Insurers have been branded ‘shameless’ for trying to wriggle out of payments to small businesses battered by coronavirus.
Two High Court judges ruled earlier this month that insurers must pay out under most business interruption policies – types of insurance taken out by firms to protect their income if they are forced to close.
The judgment was heralded as a lifeline for thousands of struggling companies which had to shut their doors during lockdown, after most insurers had refused to pay out, claiming the policies were not designed to cover a nationwide pandemic.
Two High Court judges ruled insurers must pay out under most business interruption policies – types of insurance taken out by firms to protect their income if they are forced to close
But now seven insurance giants, including Hiscox and RSA, have lodged applications to appeal the High Court’s decision.
Firms from events companies to restaurants, who were relying on the insurance payout to help them survive the pandemic, fear for their future as they face more delays.
Kim Roe, who runs events business Circa Group based in Tunbridge Wells, holds a business interruption policy with Hiscox.
Despite being told by lawyers that her claim should be covered by the High Court judgment, she is still waiting for a payment.
She said: ‘It’s clearly a delaying tactic – people like myself are under a lot of pressure, and they’re hoping that because of that we’ll settle for a lesser amount.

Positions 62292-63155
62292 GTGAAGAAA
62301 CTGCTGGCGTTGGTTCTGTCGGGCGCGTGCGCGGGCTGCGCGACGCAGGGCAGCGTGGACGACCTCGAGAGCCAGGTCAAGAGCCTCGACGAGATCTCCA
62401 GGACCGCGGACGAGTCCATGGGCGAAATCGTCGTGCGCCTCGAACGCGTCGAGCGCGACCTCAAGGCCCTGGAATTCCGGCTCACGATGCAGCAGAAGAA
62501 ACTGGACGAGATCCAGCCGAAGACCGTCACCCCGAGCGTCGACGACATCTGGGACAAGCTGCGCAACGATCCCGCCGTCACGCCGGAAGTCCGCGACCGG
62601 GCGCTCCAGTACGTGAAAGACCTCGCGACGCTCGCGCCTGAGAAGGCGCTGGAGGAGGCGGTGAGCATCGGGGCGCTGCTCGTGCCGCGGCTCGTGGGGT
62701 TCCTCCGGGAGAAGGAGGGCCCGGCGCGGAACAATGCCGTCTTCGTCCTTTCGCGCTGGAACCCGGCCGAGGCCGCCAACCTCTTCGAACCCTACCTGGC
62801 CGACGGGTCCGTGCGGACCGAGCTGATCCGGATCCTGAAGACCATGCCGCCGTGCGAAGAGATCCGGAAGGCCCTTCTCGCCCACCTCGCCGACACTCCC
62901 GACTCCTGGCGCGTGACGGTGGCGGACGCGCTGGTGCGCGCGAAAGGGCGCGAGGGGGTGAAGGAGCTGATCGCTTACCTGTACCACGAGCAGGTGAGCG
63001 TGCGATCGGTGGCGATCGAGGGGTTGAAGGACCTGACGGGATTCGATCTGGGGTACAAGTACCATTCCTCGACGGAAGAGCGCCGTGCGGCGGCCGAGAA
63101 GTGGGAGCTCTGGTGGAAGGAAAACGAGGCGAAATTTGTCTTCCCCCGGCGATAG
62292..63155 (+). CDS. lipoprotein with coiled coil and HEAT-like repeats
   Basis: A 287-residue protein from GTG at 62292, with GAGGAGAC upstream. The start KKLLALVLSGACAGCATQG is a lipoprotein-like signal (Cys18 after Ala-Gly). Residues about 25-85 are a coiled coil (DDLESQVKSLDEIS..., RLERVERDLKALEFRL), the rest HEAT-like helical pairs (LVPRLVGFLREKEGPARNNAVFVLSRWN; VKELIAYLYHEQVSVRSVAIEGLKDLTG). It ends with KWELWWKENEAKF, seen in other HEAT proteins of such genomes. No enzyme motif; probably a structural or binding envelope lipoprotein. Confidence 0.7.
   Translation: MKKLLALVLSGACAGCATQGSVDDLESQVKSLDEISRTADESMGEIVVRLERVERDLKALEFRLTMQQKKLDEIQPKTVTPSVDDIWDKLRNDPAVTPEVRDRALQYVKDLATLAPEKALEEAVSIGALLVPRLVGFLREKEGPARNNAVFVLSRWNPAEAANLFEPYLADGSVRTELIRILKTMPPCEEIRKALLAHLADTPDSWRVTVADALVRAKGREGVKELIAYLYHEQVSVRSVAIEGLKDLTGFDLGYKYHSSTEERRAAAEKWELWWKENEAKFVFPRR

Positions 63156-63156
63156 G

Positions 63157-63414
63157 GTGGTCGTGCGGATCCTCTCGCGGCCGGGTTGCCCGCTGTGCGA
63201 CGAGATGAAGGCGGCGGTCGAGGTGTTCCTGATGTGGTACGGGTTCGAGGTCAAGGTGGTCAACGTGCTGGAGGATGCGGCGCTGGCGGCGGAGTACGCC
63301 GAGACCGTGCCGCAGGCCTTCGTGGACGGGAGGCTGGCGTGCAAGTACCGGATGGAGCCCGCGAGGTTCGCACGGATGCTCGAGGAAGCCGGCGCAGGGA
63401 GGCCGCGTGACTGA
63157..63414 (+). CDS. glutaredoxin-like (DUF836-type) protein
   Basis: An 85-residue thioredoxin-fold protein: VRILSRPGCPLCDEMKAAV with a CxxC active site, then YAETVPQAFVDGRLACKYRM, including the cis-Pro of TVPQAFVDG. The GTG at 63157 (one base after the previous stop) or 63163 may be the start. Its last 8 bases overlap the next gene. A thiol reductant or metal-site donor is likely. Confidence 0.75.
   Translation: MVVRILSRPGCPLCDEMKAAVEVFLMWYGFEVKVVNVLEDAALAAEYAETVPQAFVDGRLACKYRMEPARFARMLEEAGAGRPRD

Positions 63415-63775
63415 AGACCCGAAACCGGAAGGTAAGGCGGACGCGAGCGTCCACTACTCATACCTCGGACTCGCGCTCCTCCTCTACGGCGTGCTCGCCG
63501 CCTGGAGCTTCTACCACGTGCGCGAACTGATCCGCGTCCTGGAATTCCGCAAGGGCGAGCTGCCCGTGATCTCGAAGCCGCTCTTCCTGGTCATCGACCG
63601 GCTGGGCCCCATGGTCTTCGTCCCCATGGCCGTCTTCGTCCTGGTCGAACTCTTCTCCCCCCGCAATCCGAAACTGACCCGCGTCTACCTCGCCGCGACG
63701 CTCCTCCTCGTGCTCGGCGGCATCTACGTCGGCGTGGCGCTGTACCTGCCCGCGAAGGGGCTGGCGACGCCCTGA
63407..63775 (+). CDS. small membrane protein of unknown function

‘It is shameless. A lot of people will go to the wall because of this. Insurers are acting like hyenas and waiting for everyone to drop off so they can pick at the bones.’
RSA, which made £492million in profits last year, said it would take an £85million hit if it had to pay out under business interruption policies.
Hiscox, which made £45million of profits in a poor year after a number of catastrophe claims, said the hit would be less than £100million.
The High Court case was brought by the Financial Conduct Authority on behalf of businesses affected by the pandemic, in order to decide whether insurers must pay out.
The FCA took eight insurers – Arch, Argenta, Ecclesiastical Insurance, Hiscox, MS Amlin, QBE, Royal & Sun Alliance and Zurich – to court to act as examples.
The judges ruled on September 15 that a majority of the 400,000 firms with business interruption insurance should have a valid claim.
But since then, insurers have been dragging their feet as they remain locked in talks with the FCA over how to pay policyholders.
Mike Cherry, chairman of the Federation of Small Businesses, urged insurers to ‘do the right thing by policyholders’.
Hiscox said yesterday that it ‘remains committed to an expedited resolution and today’s application, pending this hearing, preserves speed of process for all parties should there be an appeal’.
The FCA declined to comment.